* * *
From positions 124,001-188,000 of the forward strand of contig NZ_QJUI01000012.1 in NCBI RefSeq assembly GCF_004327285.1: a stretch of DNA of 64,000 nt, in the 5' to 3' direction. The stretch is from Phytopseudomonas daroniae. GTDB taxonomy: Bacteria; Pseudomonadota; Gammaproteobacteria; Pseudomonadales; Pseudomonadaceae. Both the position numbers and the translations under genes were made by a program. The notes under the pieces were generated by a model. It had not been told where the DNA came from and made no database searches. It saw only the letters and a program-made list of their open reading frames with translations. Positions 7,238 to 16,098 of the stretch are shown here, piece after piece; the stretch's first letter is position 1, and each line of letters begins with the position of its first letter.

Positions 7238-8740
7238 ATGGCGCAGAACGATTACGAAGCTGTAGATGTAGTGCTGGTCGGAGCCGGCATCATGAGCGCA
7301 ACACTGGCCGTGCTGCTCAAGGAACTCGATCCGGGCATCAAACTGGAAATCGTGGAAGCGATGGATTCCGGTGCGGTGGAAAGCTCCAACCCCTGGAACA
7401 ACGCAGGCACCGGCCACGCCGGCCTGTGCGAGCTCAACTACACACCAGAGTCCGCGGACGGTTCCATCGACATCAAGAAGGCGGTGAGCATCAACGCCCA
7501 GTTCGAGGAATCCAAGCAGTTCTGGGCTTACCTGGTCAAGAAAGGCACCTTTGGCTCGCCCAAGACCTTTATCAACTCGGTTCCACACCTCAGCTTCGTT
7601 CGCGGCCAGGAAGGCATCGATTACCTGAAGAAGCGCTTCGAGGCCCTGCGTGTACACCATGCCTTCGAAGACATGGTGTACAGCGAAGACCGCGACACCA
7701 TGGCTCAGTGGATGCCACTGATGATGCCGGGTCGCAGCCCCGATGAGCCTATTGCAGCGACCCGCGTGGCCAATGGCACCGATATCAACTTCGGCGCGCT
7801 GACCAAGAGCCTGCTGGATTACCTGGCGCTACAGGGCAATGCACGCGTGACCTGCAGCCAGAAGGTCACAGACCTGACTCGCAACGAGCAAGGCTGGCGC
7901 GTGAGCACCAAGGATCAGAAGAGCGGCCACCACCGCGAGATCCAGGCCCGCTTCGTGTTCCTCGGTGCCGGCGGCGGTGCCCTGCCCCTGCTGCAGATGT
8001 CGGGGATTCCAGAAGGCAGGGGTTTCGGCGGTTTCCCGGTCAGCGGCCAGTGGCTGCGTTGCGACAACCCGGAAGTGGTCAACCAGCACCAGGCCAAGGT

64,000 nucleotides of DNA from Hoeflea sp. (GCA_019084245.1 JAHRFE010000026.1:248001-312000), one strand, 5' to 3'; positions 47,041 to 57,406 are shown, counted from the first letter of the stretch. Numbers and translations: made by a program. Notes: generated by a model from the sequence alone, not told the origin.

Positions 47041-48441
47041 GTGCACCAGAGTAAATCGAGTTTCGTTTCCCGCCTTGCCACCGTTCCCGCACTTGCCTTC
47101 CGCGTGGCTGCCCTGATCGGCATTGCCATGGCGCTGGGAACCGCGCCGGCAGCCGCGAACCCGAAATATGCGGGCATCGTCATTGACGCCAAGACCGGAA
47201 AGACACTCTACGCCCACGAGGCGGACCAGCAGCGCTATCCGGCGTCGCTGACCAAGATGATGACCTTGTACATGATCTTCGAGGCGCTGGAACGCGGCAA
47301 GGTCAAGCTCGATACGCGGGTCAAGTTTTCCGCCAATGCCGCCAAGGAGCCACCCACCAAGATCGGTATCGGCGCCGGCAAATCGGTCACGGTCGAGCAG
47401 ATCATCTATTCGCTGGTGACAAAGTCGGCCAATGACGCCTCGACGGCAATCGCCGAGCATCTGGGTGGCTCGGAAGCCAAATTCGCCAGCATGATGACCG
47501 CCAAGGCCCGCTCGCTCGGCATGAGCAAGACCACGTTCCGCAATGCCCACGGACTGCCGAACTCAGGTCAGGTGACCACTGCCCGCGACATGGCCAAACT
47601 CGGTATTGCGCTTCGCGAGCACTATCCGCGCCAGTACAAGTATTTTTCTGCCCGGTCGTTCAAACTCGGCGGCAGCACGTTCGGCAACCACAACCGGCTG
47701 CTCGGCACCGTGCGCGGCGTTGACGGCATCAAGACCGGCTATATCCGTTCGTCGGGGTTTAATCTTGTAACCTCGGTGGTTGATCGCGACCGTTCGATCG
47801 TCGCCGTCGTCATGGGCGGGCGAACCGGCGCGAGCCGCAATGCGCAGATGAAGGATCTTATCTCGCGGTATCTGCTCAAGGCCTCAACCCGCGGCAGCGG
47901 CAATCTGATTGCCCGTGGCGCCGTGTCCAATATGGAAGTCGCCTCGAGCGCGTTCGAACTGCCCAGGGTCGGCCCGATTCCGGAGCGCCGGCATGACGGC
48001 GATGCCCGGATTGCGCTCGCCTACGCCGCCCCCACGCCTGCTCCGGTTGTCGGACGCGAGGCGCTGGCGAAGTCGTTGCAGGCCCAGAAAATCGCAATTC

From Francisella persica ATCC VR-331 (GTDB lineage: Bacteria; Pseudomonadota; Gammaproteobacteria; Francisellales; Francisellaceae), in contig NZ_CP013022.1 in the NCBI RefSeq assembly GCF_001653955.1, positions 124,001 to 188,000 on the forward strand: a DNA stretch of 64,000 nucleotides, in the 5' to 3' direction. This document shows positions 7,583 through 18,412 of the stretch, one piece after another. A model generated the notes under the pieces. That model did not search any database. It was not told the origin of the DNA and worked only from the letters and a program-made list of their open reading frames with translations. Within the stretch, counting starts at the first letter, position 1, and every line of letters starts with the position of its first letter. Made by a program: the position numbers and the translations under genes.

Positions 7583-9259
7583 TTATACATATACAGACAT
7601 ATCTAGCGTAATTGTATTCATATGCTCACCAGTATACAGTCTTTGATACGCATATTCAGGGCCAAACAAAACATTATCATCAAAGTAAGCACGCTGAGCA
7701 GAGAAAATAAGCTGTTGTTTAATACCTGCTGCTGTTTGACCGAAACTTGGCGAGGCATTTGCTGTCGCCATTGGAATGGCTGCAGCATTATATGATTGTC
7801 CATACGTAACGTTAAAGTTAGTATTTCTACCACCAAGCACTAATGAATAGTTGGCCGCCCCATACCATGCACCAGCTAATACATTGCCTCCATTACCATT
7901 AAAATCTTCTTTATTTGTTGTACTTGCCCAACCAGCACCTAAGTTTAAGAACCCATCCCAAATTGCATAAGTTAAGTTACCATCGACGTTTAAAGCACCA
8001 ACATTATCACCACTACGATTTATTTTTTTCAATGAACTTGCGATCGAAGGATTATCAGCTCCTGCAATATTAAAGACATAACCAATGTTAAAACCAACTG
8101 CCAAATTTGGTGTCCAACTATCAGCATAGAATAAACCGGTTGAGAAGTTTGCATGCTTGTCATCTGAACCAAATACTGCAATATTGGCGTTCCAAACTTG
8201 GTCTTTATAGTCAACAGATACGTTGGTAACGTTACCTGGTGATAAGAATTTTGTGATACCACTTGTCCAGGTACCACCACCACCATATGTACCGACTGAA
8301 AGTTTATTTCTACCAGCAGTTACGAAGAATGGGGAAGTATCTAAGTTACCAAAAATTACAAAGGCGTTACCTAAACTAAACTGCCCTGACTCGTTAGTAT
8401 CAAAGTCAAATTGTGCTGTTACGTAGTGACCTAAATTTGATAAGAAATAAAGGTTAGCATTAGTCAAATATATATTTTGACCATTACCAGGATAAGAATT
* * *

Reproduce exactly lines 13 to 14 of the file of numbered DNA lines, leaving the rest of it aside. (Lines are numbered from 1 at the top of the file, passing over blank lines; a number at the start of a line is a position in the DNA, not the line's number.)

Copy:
Positions 47041-48441
47041 GTGCACCAGAGTAAATCGAGTTTCGTTTCCCGCCTTGCCACCGTTCCCGCACTTGCCTTC